That's not a bad thing per se -- you can search and find information on just about all rules, games, figures, etc instantly without waiting for a publishing schedule. The trick is to find a consistent analytical voice that matches your own expectations and tastes.

Back in the late 1980s and early 1990s, the same product multiplication happened to computers, software, and accessories. Magazines spring up to review them. You still had to wait two months for a paper copy to arrive in your mailbox, but the expertise of the staff and freelancers covering the industry, interviewing execs to tech support folks, and reviewing products provided that sorting mechanism with quantitative testing and qualitative evaluation.

The bottom line was that a magazine like PC Magazine or Personal Computing magazine could charge $25,000 USD per page retail rate for advertising, discounted for increased pages and frequency, to pay all those editors and freelancers to keep track and review all those products.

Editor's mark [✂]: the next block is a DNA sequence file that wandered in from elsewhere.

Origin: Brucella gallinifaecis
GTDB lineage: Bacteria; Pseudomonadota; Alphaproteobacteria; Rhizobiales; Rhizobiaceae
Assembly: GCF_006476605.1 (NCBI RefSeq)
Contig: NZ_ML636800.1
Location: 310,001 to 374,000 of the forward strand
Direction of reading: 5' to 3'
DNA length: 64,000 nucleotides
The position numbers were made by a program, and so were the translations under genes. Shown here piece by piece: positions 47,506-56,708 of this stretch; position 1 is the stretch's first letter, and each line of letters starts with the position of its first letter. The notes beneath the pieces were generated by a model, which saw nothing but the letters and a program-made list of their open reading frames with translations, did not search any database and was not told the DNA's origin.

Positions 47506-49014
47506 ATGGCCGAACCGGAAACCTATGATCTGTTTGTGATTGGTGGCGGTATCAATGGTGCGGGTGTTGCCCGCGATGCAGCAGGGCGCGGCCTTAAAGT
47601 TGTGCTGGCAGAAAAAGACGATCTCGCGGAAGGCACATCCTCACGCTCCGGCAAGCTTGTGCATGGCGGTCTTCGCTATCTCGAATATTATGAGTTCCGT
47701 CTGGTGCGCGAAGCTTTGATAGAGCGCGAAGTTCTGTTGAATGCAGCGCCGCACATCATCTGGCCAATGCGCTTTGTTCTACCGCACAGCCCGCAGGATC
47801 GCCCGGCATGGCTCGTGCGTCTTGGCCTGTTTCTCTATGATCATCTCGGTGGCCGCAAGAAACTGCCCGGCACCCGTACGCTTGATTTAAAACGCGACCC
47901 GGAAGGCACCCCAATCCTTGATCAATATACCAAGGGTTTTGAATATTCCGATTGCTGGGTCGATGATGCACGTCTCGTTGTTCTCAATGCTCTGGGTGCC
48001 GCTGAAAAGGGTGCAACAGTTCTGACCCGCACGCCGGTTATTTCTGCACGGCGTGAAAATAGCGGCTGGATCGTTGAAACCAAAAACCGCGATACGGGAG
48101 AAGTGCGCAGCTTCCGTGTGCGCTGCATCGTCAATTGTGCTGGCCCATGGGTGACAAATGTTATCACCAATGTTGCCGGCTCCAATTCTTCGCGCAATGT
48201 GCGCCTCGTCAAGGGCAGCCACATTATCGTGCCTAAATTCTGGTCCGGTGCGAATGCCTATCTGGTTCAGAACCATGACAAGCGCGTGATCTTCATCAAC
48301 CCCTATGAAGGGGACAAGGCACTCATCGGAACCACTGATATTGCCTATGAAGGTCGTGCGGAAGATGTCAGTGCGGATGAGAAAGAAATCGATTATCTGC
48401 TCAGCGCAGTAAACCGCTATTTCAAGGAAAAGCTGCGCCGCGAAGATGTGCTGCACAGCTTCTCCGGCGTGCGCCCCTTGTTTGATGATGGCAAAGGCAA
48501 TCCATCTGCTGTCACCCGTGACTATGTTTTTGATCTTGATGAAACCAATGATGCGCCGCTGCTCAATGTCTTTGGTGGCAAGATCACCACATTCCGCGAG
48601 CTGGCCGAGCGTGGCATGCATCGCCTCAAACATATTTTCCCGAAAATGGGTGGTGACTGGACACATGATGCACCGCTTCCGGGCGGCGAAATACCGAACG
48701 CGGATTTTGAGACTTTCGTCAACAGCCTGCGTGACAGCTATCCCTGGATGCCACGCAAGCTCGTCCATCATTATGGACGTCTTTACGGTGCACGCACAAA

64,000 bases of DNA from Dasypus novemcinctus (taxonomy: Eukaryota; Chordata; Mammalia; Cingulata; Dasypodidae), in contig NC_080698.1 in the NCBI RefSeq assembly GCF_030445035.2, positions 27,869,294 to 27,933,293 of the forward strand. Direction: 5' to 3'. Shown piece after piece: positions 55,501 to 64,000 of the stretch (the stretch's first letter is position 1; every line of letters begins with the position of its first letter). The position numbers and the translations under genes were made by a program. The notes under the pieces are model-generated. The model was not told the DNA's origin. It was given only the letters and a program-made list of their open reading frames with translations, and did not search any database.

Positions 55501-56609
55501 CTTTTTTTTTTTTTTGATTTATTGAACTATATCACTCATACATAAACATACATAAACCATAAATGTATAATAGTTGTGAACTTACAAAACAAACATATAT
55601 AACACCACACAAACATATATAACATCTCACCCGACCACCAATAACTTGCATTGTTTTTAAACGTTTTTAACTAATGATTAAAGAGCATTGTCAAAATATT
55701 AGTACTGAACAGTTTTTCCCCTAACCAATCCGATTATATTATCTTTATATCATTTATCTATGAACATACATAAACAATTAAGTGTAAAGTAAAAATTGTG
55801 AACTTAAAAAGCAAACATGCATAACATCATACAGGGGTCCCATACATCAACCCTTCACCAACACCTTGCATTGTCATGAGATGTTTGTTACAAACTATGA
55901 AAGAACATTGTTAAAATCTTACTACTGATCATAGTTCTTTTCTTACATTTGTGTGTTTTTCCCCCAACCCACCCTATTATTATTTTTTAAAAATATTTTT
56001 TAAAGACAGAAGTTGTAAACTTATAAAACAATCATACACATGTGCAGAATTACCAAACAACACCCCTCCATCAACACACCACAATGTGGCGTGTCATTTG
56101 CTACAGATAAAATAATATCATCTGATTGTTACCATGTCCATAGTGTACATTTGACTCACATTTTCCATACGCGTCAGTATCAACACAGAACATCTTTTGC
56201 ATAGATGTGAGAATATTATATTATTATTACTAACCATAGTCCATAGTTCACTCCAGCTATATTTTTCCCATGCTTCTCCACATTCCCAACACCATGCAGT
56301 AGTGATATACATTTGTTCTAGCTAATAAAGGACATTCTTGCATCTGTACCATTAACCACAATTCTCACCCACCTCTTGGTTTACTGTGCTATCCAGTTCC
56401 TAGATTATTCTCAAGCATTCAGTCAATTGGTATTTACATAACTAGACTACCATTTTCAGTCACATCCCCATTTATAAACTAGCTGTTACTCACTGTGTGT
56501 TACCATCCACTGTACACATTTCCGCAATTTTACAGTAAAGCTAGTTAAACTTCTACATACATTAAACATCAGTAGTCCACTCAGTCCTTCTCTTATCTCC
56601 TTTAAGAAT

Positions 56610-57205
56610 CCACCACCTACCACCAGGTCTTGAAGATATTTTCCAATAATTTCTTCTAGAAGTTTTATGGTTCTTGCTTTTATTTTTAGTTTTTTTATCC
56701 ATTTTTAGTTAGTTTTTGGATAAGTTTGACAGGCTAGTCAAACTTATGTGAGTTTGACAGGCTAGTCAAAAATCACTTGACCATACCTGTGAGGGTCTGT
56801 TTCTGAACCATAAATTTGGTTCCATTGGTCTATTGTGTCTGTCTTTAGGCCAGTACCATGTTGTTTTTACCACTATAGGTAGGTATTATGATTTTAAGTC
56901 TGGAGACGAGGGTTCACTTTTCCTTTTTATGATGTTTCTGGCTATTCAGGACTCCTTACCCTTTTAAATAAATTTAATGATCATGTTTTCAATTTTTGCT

Wargame magazines? I'm not sure what one advert page in WI or MW cost, but I suspect it's under $1,000 USD retail rate. I couldn't find ad rates on their web pages, but Ancient Warfare is 380 pounds (about $500 USD or so?) for one-time, one page ad. Not a heckuva lot for a full-time staff.

GW and Battlefront are large enough, but as people have observed, miniatures industry consists of a lot of one-man shows…and yet, we still have ever increasing variety.

Perhaps, and I'd have to think about this theory some more, as more and more people create more and more games and figures (including 3D printed ones), KickStarter becomes the sorting mechanism. If the general public thinks an idea is good, it gets backed. If not, not. That still leaves analyzing whether the finished product matched the expectations…